Minnesota University Uses Notification to Recruit Flood Volunteers
Through the university’s preparation for the event, as well as its e2Campus mass notification system, MSUM was not only able to notify students and staff of life safety information, but also gather enough sandbagging volunteers to prevent further damage to the city.
Minnesota State University, Moorhead (MSUM) students and faculty banned together to prepare for heavy floods from the Red River, which crested at a record-setting high on March 28. Through the university’s preparation for the event, as well as its e2Campus mass notification system, MSUM was not only able to notify students and staff of life safety information, but also gather enough sandbagging volunteers to prevent further damage to the city.
Shortly after each request for help was sent out, hundreds of student volunteers would show up to help sandbag. According to Michael Parks, director of security for MSUM, text messaging was the most efficient of all the modes used, as it was immediate and friends near the recipients would be informed of the news as well.
The university’s center registered 20,000 volunteers, and according to Parks, “a large portion of them were university students.” This included students from a nearby private university as well. Altogether, more than one million sandbags were packed and used to construct levees along private property near the river and in some open areas to control water direction.
Parks estimates sandbagging efforts saved more than two-thirds of the city. Although the flood is estimated to have caused at least $17 million in damage, MSUM was left undamaged. “We’re at one of the highest points in the city,” he says. “The only thing we had anticipated was sewer water infrastructure problems, which didn’t happen.” Security, however, did empty the residence halls in anticipation of this problem.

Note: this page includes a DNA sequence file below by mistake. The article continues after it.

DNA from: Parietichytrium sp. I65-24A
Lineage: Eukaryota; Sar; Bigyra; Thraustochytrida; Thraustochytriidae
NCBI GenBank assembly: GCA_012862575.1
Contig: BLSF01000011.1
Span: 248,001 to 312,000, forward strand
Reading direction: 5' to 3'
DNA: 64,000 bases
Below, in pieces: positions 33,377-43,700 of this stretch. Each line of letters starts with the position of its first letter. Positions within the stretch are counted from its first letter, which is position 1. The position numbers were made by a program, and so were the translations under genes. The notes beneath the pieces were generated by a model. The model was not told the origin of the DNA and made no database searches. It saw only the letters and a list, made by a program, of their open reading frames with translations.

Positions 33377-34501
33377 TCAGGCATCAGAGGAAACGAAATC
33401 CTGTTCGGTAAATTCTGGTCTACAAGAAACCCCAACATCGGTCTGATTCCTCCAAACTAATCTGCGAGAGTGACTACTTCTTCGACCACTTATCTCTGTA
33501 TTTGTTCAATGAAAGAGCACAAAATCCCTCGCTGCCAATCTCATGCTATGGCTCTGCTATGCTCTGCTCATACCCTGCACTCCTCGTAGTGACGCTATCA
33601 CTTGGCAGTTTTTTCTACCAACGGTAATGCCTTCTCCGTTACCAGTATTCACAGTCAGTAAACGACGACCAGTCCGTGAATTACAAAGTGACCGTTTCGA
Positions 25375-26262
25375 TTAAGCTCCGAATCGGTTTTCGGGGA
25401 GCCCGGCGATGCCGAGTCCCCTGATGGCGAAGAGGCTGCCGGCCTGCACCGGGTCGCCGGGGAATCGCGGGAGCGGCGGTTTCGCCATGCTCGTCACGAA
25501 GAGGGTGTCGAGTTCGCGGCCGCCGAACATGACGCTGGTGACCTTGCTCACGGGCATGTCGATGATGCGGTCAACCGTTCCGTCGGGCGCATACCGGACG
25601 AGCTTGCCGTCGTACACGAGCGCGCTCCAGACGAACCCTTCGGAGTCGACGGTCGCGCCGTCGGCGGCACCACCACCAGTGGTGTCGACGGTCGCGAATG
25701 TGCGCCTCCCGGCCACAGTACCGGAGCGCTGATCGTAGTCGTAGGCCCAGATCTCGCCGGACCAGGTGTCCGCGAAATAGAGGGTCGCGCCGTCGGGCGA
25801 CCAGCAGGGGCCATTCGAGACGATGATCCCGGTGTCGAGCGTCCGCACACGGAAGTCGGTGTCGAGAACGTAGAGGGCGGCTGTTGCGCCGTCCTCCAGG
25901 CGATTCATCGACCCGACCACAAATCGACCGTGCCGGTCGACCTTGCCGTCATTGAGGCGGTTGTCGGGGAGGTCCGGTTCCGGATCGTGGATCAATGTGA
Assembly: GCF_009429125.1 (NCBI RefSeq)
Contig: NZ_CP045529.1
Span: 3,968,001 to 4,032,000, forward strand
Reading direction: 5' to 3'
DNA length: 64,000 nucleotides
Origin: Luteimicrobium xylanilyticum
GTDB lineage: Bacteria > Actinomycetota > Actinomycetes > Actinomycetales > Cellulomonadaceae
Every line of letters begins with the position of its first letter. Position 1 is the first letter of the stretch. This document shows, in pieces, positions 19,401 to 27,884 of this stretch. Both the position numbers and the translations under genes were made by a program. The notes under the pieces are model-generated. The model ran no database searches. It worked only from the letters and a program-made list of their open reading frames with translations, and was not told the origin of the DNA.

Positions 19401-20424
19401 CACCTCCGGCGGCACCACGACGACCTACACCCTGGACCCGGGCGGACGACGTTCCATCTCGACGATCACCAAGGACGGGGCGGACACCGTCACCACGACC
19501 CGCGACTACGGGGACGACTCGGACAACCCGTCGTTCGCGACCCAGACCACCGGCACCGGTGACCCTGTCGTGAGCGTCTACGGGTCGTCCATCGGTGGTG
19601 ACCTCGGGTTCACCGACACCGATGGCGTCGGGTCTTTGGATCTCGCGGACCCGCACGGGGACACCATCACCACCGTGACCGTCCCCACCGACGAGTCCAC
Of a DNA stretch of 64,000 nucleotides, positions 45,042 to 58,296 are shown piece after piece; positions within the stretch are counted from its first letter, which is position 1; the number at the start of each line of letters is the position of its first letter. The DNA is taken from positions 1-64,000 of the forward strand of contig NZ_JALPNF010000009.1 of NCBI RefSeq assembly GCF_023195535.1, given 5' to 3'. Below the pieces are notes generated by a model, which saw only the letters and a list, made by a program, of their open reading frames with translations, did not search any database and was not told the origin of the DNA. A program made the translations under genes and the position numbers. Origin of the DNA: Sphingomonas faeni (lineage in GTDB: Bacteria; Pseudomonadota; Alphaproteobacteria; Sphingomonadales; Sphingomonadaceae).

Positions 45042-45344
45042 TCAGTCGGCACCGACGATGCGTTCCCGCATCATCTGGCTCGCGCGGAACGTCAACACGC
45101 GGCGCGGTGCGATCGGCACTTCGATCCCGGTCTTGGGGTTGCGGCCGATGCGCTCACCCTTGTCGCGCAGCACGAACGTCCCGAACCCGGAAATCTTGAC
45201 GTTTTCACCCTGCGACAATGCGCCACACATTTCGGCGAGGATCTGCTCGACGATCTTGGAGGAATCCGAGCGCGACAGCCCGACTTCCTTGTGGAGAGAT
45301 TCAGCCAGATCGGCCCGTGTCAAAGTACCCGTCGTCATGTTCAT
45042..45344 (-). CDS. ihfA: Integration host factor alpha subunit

Incident Prompts 1,000 Users to Sign Up for System
Altogether, 20 messages were sent out to MSUM students and staff. The communications included numerous calls for volunteers, life safety information and class cancellations. It was an efficient way to communicate with a large commuter population. “If students were trying to get to class and going over flooded roads, [we wanted] to let them know when classes were canceled, or of dangerous areas or things to watch out for,” says Parks.
Out of an estimated 8,000 people, 2,000 students and staff were signed up for the text messaging alert system before the flood. “After we started sending the first text messages, we saw a spike of 900-1,000 users within just days.” They were also able to get in contact with families of students who had signed up for the notification.
Fifteen people at the university are authorized to send emergency messages, but the majority of messages for the flood were sent by two people. Administrators logged on to the e2Campus Web site to send the notifications, and those with Internet on their cell phones were able to send emergency communications remotely.
Because text messages allow only a limited number of characters, the wording of messages was important. Parks says, “We have some preloaded templates we do use, and we use abbreviations that we expect students would respond to.”
Despite the amount of cellular traffic on the system and the number of messages sent, Parks experienced no problems in delays or unsent messages. “The system worked as promised and as designed,” he says.
MSUM Classes Canceled for 2 Weeks
The region was still in major flood category in mid-April and expected a second crest. However, Parks says classes were back in session at MSUM after being interrupted for two full weeks. Because the river head had subsided after the first crest and estimates of the second crest were lowered, classes were uninterrupted during the second crest.
Parks commends student volunteers and the mass notification system for its direct contribution to saving the city. “Our students saved the community, and without being able to communicate directly to their phone via text message, the response would have been much lower,” he says. “We would have seen things much more disastrous in this part of the country without using the emergency notification service.”
Tags: emergency alerts, emergency text messaging, funding, emergency management, risk management